Rewind two years and Crack is having a party in Bristol. Top billed guests for the evening are some of our closest musical compadres from Canterbury, and at the head of that particular collective is one Kent native Tom Marshallsay, aka Dam Mantle, whose jittery off-kilter beats are causing a multitude of patterns on the floor.
Earmarked from day one as an electronic artist whose love of the avant-garde placed him to the left of the majority, his recent album Brothers Fowl has landed as a final confirmation of his talents, and much like the aforementioned DJ set, it demonstrates his ability to shape shift between styles with consummate ease. Brothers Fowl draws on jazz, house, two-step and even classical music in a melee which might have sounded confusing, but due to lovingly thought-out arrangements, made complete sense.
“Instrumental music and jazz have always been in my palette and have always been things I’ve listened to”, offers Marshallsay. “Coupled with that I’m just tracing more music and buying more records. I’m also more comfortable and free with what I want to do, and I’m feeling like it’s fine to push into other places. I got into doing this project because I was sick of guitar-centric music. But then I did a couple of EPs and I got bored with synthesis in electronic and computer music. I felt like I’d got myself into a dead end, which is what I was trying to escape from in the first place. So I guess I was feeling more comfortable and I started letting these kinds of influences come through. It’s also my first full-length album, so I felt it might be one of the only times I would be able to go off and do different things.”
It’s a testament to the care and effort behind Brothers Fowl that many of the tracks carry a depth of production that give the air of live performance. Certainly parts of the opening double-header titled Canterbury Pt.1 and Canterbury Pt.2 and the juddering jazz-step of Ish give off the aural quality of live jazz more akin to an act like Portico Quartet.
It’s something Marshallsay is happy to hear. “It’s really nice you perceive it that way”, he replies. “I guess that’s what I was trying to achieve; to create some kind of dislocated band feel, where you aren’t quite certain how the music was made or if was performed by a group of people. In terms of playing it live, I’ve definitely thought about doing it, but just to conceive it would be a total nightmare and might stunt my creativity in making other things. I’m currently doing another project that’s a lot more band sounding and takes more of these jazz and instrumental roots and brings them to their conclusion.”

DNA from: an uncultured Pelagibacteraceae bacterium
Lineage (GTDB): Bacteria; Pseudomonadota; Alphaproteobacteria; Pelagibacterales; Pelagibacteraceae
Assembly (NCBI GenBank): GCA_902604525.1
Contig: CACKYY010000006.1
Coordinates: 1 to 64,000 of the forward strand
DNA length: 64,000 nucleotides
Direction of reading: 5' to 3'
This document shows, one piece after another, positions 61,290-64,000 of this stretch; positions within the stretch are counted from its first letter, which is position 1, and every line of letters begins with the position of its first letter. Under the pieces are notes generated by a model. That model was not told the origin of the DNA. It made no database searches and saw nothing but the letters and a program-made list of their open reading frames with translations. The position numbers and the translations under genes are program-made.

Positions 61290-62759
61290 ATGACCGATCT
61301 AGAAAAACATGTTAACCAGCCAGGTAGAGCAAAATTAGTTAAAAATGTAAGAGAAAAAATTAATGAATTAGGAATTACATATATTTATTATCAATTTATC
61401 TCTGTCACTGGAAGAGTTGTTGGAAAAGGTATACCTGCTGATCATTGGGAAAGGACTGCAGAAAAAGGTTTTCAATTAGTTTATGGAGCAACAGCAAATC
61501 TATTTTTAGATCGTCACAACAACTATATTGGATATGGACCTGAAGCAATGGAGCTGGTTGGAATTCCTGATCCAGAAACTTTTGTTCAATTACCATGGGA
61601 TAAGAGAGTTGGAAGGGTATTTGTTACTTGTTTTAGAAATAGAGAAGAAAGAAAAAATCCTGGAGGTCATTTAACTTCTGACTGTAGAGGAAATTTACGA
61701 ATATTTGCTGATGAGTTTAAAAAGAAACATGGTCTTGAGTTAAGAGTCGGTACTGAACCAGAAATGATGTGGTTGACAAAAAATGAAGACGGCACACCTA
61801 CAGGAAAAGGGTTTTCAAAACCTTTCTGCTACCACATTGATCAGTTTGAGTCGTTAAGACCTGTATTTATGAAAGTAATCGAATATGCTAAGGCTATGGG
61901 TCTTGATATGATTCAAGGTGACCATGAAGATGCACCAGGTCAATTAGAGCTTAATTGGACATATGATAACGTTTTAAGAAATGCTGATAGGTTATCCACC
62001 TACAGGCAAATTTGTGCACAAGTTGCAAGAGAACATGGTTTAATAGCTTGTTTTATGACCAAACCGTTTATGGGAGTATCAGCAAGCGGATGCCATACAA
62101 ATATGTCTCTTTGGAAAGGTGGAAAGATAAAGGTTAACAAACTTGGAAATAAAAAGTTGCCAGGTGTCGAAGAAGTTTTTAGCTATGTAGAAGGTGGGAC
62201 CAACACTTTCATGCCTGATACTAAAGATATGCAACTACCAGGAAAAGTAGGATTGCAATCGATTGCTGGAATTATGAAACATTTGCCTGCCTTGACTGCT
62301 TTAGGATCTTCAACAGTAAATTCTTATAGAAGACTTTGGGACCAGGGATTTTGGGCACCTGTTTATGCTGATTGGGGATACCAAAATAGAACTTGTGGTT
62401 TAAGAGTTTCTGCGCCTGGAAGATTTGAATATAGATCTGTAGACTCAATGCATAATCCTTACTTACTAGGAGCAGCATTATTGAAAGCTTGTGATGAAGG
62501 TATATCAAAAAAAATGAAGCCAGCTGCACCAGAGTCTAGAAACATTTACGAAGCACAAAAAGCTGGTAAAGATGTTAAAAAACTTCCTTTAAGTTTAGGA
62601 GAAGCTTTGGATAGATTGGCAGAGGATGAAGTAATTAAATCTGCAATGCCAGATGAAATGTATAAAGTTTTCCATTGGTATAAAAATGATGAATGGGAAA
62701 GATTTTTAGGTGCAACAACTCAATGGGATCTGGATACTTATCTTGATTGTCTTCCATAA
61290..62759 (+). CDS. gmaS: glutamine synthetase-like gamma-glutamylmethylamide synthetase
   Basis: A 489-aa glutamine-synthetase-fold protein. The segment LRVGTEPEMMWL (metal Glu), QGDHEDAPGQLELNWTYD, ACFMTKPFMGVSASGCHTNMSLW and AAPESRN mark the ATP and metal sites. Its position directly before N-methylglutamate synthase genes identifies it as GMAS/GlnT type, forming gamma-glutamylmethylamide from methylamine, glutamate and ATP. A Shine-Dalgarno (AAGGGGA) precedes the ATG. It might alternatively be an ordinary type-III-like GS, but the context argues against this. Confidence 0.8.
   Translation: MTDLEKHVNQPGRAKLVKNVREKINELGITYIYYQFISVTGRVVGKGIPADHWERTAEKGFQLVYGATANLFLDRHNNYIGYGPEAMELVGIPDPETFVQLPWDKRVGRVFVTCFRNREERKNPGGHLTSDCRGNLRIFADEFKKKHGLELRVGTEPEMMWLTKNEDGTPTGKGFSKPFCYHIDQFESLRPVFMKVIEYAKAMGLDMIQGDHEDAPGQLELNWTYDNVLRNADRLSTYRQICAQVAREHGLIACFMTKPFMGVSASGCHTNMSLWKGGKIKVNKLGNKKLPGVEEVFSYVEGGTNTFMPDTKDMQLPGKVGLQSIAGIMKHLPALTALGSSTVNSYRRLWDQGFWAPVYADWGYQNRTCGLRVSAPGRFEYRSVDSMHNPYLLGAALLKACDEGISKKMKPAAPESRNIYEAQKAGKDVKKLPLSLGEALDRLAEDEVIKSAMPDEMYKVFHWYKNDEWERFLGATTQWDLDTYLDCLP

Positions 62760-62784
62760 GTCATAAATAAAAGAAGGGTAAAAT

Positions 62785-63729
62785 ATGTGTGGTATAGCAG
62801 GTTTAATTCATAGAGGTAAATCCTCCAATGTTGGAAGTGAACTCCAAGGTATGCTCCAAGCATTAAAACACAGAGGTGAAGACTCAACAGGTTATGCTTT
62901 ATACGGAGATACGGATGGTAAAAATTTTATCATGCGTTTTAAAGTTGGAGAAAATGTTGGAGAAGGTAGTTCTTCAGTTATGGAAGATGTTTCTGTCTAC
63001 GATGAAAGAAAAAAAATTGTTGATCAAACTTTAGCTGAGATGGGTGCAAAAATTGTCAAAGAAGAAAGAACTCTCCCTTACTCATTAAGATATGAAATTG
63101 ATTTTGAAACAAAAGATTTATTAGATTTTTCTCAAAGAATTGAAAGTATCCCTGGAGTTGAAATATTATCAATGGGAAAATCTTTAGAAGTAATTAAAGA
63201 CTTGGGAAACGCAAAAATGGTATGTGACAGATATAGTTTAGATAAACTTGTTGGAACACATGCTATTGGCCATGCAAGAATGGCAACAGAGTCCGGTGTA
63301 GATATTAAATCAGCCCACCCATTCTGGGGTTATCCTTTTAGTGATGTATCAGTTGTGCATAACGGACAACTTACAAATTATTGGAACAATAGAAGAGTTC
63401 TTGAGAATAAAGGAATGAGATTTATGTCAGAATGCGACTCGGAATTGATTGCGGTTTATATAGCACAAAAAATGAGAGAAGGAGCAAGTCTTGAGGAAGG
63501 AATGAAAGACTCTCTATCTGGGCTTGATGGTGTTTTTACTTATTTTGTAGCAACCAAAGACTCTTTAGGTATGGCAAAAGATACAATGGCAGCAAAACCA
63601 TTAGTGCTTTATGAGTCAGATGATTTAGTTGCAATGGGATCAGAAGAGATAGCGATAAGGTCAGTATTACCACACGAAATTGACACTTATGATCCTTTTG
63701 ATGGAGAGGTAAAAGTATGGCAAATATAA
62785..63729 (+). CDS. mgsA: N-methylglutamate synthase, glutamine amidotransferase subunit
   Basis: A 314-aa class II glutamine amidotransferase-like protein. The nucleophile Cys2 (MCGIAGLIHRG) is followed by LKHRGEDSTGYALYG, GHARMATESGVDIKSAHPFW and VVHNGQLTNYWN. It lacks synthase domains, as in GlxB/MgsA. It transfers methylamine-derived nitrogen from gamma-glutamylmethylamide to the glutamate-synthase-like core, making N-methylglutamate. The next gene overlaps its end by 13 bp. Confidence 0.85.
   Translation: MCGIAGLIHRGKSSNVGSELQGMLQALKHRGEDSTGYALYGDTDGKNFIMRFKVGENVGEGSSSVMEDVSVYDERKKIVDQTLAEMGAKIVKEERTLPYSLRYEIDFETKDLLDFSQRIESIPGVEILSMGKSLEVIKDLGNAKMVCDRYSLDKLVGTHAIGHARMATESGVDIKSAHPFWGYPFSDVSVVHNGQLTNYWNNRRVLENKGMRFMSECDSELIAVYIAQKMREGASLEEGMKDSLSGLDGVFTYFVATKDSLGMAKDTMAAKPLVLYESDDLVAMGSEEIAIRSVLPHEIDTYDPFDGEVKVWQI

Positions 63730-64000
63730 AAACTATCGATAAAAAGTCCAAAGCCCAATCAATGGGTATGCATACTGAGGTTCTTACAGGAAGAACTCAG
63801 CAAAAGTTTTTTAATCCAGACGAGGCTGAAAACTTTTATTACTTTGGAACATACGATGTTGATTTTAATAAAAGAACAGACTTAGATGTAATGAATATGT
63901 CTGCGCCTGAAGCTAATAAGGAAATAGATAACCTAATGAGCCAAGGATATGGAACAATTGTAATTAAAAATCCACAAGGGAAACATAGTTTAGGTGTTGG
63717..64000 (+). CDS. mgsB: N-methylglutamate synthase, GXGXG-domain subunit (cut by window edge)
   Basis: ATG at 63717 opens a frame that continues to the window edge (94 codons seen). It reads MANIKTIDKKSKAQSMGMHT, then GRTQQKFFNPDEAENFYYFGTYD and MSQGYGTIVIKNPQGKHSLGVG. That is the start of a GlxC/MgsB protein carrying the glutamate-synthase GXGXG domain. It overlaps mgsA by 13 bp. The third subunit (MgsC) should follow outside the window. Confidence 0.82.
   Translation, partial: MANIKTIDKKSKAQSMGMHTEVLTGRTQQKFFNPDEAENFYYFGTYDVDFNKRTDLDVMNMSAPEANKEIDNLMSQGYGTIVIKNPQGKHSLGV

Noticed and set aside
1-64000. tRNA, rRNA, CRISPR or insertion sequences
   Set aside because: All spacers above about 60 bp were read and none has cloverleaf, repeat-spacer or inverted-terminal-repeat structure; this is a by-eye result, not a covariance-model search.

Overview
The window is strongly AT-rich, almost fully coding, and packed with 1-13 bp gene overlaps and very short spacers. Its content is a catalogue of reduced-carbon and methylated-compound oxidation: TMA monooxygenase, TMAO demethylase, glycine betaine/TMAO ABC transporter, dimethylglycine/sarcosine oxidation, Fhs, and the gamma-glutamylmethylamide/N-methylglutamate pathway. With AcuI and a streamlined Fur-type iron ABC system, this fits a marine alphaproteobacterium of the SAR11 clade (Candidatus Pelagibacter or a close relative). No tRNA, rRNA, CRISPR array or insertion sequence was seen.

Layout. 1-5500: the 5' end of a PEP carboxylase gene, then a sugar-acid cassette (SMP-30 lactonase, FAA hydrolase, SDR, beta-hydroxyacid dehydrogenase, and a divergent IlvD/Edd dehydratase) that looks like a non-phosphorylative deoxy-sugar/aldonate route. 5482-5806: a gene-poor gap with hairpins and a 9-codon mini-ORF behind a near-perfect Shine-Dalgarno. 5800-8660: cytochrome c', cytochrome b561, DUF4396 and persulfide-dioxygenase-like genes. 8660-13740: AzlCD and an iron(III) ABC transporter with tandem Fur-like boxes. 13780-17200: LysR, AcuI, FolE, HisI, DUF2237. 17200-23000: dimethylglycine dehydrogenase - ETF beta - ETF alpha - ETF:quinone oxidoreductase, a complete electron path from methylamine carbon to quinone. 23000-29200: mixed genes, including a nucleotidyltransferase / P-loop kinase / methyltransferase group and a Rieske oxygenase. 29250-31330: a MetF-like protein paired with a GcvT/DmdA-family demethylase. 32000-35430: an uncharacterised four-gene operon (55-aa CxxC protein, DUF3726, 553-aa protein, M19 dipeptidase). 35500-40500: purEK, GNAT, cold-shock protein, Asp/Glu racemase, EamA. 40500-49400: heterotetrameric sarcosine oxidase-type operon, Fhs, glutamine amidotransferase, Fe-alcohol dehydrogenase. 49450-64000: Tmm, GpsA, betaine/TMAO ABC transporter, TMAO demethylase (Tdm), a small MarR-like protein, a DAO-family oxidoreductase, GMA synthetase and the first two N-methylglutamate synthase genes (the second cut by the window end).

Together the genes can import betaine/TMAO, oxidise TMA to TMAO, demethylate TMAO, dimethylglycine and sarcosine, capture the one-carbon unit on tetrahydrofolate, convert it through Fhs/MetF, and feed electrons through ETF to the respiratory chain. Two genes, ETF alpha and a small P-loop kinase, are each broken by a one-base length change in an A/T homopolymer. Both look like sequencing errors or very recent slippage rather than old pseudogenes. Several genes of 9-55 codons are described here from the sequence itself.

After relocating to Glasgow to attend art school, here he truly found his path. Marshallsay found himself immersed in perhaps Britain’s most fertile hotbed of electronic music creativity. With the likes of Rustie, Koreless, Hudson Mohawke, the Numbers record label and a hugely significant arts scene in the city, Glasgow could make a serious claim to being the most important city in the UK for electronic music. It’s a credit to Marshallsay that his music stands out so voraciously among this wealth of talent, and as far as Glasgow’s scene is concerned he has nothing but praise.
“It doesn’t really feel like there are any hierarchies or anything”, he tells us. “I always end up trying to compare it to London – and I don’t hate London at all – but it’s so media-centric there, with a lot of advertising, and a lot of these relationships get tied up with the music. In Glasgow it doesn’t really feel like there are these kinds of relationships. People are more welcoming and they are happy to do their own shit. For example, up here you go and see an artist and they might be playing to five people, but no one really cares. Then they might just be spinning records in a bar something. Maybe there is a more casual attitude up here. Music is treated as less of a spectacle.”
His humble attitude and thoughtful demeanour reflects a personality that is more concerned with his art form than any radical aspirations to be on the cover of Mixmag. It’s an approach which is reflected in his attitude towards DJing. “When I play out, I tend to play out my own shit. I feel a lot more liberated and free about what I can do. I’ve always been very eclectic in my record buying and bought a lot of different stuff. I’ve actually started recording some podcasts in the last few days, so I might start doing a little podcast series or something. One episode might be my favourite re-issue stuff, and another might be a techno mix. A lot of my favourite producers duck into all music. It doesn’t matter if it’s an afrobeat track or a Chicago house track.”
As Crack’s conversation with Dam Mantle edges towards its conclusion, we’re less than surprised the majority of his record buying of late has consisted of re-issues rather than contemporary releases. If ever there was a producer who has benefited from an open ear to everything, past, present and future, this is a prime example.
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Dam Mantle has done our latest Crackcast Mix. It’s available to download here.
Brothers Fowl is available now via Notown Recordings
Words: Thomas Frost